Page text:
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Reading comprehension: nature, assessment and teaching.

Research output: Other contribution

Published

Standard

Reading comprehension: nature, assessment and teaching. / Snowling, Margaret; Cain, Kate; Nation, Kate; Oakhill, Jane.

8 p.

Research output: Other contribution

Harvard

APA

Vancouver

Snowling M, Cain K, Nation K, Oakhill J. Reading comprehension: nature, assessment and teaching. 2009. 8 p.

Author

Snowling, Margaret; Cain, Kate; Nation, Kate; Oakhill, Jane / Reading comprehension: nature, assessment and teaching.

8 p.

Research output: Other contribution

Bibtex

@misc{cd04d17dcbaf43e288754e9371995199,
title = "Reading comprehension: nature, assessment and teaching.",
keywords = "reading comprehension, assessment, simple view of reading",
author = "Margaret Snowling and Kate Cain and Kate Nation and Jane Oakhill",
year = "2009",
type = "Other <importModel: OtherImportModel>",

}

RIS

TY - GEN

T1 - Reading comprehension: nature, assessment and teaching.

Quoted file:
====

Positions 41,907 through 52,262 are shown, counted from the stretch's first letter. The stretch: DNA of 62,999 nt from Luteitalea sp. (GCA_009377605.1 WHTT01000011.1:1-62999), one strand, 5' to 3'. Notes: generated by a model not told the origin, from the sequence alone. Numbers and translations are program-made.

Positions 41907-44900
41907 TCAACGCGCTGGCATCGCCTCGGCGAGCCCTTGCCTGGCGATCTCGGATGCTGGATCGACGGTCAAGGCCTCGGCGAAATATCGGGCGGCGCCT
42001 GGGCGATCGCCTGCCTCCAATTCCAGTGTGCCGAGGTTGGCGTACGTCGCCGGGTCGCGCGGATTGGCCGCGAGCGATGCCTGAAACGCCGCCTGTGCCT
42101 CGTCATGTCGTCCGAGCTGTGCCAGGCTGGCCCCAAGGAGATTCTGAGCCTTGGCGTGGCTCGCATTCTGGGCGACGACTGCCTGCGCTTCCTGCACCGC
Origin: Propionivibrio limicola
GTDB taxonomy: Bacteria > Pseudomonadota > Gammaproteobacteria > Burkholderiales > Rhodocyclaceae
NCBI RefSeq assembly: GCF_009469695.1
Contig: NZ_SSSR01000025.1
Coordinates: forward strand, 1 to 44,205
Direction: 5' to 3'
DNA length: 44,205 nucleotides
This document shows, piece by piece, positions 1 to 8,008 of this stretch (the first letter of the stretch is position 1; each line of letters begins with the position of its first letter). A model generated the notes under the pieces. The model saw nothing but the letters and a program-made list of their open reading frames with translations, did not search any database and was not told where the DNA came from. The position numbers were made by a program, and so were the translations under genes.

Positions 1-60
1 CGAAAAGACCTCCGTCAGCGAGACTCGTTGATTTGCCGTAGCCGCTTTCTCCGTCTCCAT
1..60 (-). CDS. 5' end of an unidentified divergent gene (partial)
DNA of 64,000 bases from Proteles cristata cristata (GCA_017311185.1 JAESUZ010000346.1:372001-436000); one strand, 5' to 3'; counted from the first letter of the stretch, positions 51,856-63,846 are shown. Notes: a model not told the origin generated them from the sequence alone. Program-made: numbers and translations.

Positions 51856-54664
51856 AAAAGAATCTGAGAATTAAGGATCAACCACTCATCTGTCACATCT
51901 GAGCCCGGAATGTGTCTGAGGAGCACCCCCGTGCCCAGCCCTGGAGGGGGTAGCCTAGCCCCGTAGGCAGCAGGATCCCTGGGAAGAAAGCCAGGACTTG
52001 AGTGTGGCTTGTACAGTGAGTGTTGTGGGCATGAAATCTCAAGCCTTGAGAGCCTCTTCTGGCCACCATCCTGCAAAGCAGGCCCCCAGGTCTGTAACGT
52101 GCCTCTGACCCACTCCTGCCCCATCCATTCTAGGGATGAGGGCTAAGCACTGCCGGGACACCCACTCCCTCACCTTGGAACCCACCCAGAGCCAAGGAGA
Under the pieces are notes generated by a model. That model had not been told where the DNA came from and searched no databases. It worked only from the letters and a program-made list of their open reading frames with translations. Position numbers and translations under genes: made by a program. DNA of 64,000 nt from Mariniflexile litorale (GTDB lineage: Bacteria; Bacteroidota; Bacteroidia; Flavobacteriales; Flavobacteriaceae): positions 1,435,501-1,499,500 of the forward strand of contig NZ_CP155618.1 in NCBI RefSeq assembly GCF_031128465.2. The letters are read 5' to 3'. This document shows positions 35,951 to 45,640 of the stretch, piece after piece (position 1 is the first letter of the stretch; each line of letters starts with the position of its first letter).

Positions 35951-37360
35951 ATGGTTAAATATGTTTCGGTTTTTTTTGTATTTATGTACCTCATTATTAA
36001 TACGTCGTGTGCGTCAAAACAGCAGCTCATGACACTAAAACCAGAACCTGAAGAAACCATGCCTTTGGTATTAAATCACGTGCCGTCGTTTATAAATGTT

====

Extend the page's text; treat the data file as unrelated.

AU - Snowling,Margaret

AU - Cain,Kate

AU - Nation,Kate

AU - Oakhill,Jane

PY - 2009

Y1 - 2009

N2 - The goal of reading is understanding. In order to understand print, a child must be able to decode the words on the page and to extract meaning. A large body of research focuses on how children learn to decode text and how best to foster<br/>children’s decoding skills. In contrast, we know much less about the process of reading comprehension in children. In this booklet we first consider what is required in order to ‘read for meaning’. We then move on to discuss children who have difficulties with reading comprehension. Our aim is to enable teachers to assess individual differences in reading and to foster the comprehension strategies that characterize fluent reading.

AB - The goal of reading is understanding. In order to understand print, a child must be able to decode the words on the page and to extract meaning. A large body of research focuses on how children learn to decode text and how best to foster<br/>children’s decoding skills. In contrast, we know much less about the process of reading comprehension in children. In this booklet we first consider what is required in order to ‘read for meaning’. We then move on to discuss children who have difficulties with reading comprehension. Our aim is to enable teachers to assess individual differences in reading and to foster the comprehension strategies that characterize fluent reading.

KW - reading comprehension

KW - assessment

KW - simple view of reading

M3 - Other contribution

ER -